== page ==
Saturday, August 11, 2007

Thanks for making me who I am.....

I lost my father back in May. It was very difficult and I swore off funerals for at least a year. This week I had 2 more I had to go to. I just want to thank Gram and Gary for helping me become the person I am today. Y'all both had the list right, God, Family and Country. Thank you for loving me and teaching me........

Not such a pleasure

Again, one of my top 5 fave blogs has gone to hell. It seems there is a troll who has effectively turned me off. This nutjob managed to post under several different names, with each one having a different unsavory point of view. I am saddened that this psycho chose to turn a healthy discussion area into something where normal people like me are afraid to comment due to the rediculous replies. Nevermind the fact that I witnessed personal attacks on folks I respect who come off as balanced, opinionated (in a healthy way), and far from malicious. This jerk went so far as to dig up private info and threaten to exploit a person who in my opinion really has nothing to hide. This is disgusting. I am seriously considering issuing a warning not about this site but the fringe element of freaks the blogger's (well deserved) fame is bringing. I refuse to name names.Why won't I do it? Simple. I respect the owner and am capable of discerning blogger from commenter. It would not be fair to the blogger. This person is busy doing what attacted me in the first place (writing very well) and does not deserve anything but praise. Still this leaves a bad taste in my mouth. There is no effective way to eliminate the bad without alienating the good. I am frustrated by the lack of courtesy the troll extends to his host the blogger and the otherwise amiable audience and participants. I am uncomfortable by the threats and personal attacks. If you have aggression you need to turn loose, join a fight club or take martial arts or ride your bike as hard and fast as you can (call Ed for safety lessons, he is what is rght with cycling...a proactive educator) Do something, anything. Just please get out of the belltower with your laptop. When used by fairly sane people, the comment section of any blog can be enlightening and fun. I have learned plenty of great things and had many lol moments. When used irresponsibly, it can turn an otherwise good experience into one that leaves people on the fence about further particpation. That is where my seat is these days.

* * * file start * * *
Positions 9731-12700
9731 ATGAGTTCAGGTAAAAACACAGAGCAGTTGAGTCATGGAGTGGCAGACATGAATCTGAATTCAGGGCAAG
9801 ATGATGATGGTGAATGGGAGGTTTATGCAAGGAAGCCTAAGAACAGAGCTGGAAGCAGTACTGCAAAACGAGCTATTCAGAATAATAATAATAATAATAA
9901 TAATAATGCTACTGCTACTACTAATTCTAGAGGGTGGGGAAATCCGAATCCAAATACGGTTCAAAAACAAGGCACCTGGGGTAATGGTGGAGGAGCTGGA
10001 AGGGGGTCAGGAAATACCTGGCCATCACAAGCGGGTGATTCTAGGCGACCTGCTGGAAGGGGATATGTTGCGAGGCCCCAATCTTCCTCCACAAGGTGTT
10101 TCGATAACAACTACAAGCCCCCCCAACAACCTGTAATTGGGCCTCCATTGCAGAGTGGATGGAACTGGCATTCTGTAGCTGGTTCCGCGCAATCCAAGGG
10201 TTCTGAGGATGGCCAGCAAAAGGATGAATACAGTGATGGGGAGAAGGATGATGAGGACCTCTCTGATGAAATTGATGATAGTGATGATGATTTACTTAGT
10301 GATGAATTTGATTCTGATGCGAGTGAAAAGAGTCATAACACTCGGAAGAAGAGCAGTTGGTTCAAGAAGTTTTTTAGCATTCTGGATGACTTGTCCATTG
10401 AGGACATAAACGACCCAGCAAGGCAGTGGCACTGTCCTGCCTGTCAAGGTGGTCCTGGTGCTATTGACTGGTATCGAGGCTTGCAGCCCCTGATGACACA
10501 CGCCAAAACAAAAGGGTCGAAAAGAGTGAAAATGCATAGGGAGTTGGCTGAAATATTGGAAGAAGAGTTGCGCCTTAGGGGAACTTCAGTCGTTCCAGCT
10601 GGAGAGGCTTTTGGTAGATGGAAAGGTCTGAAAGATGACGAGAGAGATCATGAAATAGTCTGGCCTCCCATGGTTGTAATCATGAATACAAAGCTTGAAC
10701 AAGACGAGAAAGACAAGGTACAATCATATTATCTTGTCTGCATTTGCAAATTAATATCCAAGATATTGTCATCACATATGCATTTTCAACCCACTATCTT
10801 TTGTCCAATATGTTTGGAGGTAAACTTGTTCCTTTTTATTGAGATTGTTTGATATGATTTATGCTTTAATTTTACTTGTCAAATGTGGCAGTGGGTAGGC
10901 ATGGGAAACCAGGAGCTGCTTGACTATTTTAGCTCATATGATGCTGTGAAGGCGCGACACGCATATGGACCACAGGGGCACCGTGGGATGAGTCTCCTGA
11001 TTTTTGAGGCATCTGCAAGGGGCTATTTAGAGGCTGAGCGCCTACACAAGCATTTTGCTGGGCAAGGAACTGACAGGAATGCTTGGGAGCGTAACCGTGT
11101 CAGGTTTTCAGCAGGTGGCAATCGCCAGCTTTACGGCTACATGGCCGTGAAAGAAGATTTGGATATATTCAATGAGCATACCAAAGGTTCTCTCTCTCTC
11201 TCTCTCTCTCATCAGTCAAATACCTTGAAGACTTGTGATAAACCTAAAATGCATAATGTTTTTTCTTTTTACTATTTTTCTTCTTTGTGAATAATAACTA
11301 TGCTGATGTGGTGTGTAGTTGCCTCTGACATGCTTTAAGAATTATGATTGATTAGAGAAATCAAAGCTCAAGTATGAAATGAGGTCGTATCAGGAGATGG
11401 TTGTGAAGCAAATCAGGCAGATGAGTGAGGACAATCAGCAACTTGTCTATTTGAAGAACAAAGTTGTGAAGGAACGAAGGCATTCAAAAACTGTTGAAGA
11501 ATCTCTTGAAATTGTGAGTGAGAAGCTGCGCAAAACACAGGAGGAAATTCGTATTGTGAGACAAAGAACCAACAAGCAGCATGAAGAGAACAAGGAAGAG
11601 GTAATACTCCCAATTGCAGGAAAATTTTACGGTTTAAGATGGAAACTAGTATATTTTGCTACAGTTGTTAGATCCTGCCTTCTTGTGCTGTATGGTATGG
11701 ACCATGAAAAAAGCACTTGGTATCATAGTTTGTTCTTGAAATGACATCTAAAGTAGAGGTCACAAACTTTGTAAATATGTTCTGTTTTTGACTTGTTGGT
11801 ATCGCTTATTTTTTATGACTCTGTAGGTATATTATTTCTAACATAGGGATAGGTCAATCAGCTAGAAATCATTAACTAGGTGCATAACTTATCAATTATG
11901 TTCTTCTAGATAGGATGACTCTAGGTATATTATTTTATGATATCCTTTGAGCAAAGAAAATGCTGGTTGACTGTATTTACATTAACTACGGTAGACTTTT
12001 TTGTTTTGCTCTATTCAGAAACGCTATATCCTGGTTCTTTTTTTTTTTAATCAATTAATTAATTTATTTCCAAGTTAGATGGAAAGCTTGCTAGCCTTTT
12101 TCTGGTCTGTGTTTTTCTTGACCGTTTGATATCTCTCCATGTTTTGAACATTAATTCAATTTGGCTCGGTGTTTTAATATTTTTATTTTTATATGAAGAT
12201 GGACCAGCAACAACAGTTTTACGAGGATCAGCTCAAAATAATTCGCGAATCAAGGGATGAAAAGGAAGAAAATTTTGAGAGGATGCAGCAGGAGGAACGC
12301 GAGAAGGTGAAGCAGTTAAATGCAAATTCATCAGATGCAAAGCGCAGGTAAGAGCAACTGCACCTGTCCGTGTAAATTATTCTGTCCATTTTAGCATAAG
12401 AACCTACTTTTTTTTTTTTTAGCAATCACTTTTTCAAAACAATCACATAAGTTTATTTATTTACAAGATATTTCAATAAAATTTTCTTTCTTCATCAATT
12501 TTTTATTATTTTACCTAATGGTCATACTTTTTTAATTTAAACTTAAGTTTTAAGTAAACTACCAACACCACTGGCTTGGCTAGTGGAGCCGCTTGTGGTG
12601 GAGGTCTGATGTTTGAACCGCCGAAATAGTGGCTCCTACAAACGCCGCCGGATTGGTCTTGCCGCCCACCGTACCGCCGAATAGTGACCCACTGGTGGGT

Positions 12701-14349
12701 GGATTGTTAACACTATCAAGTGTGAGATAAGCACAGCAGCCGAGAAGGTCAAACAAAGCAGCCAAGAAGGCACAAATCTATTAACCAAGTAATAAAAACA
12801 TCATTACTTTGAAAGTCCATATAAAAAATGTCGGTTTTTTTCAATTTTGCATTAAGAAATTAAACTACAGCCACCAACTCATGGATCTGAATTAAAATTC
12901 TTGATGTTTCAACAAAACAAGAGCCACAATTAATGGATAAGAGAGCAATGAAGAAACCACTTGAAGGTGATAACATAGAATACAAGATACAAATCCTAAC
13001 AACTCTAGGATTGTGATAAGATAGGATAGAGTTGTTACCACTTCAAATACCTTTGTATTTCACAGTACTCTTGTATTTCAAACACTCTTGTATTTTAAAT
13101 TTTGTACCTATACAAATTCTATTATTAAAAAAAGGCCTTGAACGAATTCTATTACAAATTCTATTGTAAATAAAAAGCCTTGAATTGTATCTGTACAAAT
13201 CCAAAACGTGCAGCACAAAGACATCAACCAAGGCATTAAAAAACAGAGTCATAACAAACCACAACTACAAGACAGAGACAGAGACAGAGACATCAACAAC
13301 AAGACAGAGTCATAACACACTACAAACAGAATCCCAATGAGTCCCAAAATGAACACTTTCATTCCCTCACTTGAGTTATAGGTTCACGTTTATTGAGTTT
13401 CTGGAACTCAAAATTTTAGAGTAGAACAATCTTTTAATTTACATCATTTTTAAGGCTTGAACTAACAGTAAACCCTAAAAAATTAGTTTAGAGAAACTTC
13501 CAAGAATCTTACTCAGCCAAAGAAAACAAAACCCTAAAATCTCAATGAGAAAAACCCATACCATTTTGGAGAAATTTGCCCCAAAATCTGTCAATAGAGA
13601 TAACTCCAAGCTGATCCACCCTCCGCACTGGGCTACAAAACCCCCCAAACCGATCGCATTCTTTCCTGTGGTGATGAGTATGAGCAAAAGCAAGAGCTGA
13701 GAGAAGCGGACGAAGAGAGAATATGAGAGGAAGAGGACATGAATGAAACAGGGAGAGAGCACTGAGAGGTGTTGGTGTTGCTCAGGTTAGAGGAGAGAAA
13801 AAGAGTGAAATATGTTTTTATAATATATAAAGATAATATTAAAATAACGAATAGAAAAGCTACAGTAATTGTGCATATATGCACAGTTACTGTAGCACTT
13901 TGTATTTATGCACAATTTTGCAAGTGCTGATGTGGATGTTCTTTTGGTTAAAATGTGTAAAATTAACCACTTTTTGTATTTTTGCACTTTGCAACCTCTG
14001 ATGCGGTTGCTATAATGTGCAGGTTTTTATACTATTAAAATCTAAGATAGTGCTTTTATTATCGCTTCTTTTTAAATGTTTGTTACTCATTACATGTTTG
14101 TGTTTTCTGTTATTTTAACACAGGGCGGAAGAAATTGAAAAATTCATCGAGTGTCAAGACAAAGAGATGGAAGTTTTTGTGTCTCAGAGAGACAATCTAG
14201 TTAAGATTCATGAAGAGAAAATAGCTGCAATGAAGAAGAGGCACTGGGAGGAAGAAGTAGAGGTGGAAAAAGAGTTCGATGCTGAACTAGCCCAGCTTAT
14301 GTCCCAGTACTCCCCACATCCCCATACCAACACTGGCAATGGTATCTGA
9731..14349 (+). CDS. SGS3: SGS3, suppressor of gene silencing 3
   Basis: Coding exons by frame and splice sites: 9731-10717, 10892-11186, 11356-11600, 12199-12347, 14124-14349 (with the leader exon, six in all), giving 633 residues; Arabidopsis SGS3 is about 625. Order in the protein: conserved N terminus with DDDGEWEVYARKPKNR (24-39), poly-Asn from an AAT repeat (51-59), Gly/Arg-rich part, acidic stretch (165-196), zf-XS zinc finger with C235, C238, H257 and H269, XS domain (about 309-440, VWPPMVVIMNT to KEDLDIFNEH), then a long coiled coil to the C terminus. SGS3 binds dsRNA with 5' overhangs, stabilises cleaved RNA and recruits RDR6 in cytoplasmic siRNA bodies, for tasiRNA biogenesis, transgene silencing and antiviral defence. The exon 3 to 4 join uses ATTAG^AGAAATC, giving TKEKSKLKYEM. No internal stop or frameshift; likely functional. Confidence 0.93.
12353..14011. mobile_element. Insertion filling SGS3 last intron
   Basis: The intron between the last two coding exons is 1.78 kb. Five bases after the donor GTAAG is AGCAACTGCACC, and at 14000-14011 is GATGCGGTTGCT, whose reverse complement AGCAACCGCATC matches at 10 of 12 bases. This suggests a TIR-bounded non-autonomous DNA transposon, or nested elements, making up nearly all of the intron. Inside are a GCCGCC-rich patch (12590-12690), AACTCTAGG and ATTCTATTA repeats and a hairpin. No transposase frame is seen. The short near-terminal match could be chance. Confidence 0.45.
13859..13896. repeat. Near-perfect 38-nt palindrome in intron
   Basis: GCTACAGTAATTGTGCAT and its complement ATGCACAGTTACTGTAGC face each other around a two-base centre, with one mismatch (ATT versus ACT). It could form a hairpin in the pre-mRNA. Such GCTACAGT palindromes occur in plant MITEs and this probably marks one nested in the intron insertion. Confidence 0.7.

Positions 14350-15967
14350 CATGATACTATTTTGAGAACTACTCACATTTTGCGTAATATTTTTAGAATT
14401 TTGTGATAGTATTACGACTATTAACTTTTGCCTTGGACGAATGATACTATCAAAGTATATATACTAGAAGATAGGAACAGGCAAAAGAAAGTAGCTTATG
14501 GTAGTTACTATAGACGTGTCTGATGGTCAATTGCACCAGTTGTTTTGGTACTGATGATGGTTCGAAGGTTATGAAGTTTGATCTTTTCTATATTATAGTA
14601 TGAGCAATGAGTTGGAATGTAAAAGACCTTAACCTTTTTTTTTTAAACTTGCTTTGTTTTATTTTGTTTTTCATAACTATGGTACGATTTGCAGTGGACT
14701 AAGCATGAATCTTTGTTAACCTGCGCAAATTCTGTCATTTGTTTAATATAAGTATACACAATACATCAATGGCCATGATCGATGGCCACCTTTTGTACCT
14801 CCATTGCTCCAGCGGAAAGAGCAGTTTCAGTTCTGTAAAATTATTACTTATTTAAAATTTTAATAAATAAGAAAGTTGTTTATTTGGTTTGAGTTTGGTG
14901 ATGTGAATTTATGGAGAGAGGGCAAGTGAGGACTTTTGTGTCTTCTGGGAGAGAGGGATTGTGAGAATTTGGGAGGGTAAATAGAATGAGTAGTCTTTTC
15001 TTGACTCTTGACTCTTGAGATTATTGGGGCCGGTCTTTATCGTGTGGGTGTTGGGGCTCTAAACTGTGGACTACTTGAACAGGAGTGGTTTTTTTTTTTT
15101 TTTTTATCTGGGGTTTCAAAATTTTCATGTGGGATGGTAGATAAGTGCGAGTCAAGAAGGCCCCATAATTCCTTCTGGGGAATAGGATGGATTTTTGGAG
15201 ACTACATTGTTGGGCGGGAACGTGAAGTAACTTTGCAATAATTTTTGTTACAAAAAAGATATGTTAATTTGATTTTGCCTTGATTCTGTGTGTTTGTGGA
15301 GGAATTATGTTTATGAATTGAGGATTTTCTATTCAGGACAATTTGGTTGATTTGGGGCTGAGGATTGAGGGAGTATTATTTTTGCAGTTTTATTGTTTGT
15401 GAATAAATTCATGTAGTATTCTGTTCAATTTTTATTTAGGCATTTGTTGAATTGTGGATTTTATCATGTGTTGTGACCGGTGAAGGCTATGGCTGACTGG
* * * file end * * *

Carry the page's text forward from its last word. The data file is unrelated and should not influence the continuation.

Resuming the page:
So..... what can be done? Obviously the blogger can delete comments at any time. I got rid of an advertisement on here the other day because all 5 of us that know this corner exists don't need to deal with that. But what about the highly successful blogs run by folks who may not be able to monitor comments daily (or monthly as is all I need) How should that work? As exhibited on the blog in question, replies from the other commenters only added fuel to the 7 named snake's fire. (yup something like 7 screen names!) Ignoring this kook only spawned other screen names and opinions, and the frequency of seeing his/her names on the screen actually shot up. The need for attention was amazing. Now after being called out in an equally scary way (I choose not to elaborate but let's leave it at fire with fire) the troll has gone back under the bridge. But not before doing exactly what he set out to do....scare off particpants. I am done with commenting as this is the second freak I've encountered in 4 months. While I doubt any of these sociopaths could ever actually track me down, I am sick of being afraid of comments and threats. I am sick of negativity on other's sites. I have my forum for ranting, and it affects nobody's readership but mine. It's like being at a pool party versus giving one. You can play Ratt's greatest hits at your house and that is fine. I'd opt for a mix of beach music. You can do whatever the hell you want at your house but it does not have to be okay at mine.The same is true for my cyber living room. If it is not appropriate or in the spirit of the blog you are visiting, go and put your fingers of fury to work at your own site.